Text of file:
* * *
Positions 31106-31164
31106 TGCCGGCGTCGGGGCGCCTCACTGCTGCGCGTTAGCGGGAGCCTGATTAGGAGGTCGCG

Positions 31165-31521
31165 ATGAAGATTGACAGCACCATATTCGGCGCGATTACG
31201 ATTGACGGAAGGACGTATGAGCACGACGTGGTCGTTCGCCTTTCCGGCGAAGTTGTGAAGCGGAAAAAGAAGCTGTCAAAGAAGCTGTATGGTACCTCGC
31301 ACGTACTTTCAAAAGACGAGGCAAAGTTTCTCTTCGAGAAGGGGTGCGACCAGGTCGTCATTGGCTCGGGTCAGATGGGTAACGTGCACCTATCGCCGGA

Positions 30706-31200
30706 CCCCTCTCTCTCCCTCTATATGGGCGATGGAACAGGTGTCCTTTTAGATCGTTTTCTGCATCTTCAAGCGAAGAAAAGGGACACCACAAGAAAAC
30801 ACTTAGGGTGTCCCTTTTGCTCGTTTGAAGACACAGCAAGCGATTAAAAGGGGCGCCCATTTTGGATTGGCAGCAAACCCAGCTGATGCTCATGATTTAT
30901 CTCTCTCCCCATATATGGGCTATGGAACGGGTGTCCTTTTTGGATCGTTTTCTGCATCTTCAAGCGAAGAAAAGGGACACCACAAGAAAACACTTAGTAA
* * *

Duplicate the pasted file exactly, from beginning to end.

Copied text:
Positions 31106-31164
31106 TGCCGGCGTCGGGGCGCCTCACTGCTGCGCGTTAGCGGGAGCCTGATTAGGAGGTCGCG

Positions 31165-31521
31165 ATGAAGATTGACAGCACCATATTCGGCGCGATTACG
31201 ATTGACGGAAGGACGTATGAGCACGACGTGGTCGTTCGCCTTTCCGGCGAAGTTGTGAAGCGGAAAAAGAAGCTGTCAAAGAAGCTGTATGGTACCTCGC
31301 ACGTACTTTCAAAAGACGAGGCAAAGTTTCTCTTCGAGAAGGGGTGCGACCAGGTCGTCATTGGCTCGGGTCAGATGGGTAACGTGCACCTATCGCCGGA

Positions 30706-31200
30706 CCCCTCTCTCTCCCTCTATATGGGCGATGGAACAGGTGTCCTTTTAGATCGTTTTCTGCATCTTCAAGCGAAGAAAAGGGACACCACAAGAAAAC
30801 ACTTAGGGTGTCCCTTTTGCTCGTTTGAAGACACAGCAAGCGATTAAAAGGGGCGCCCATTTTGGATTGGCAGCAAACCCAGCTGATGCTCATGATTTAT
30901 CTCTCTCCCCATATATGGGCTATGGAACGGGTGTCCTTTTTGGATCGTTTTCTGCATCTTCAAGCGAAGAAAAGGGACACCACAAGAAAACACTTAGTAA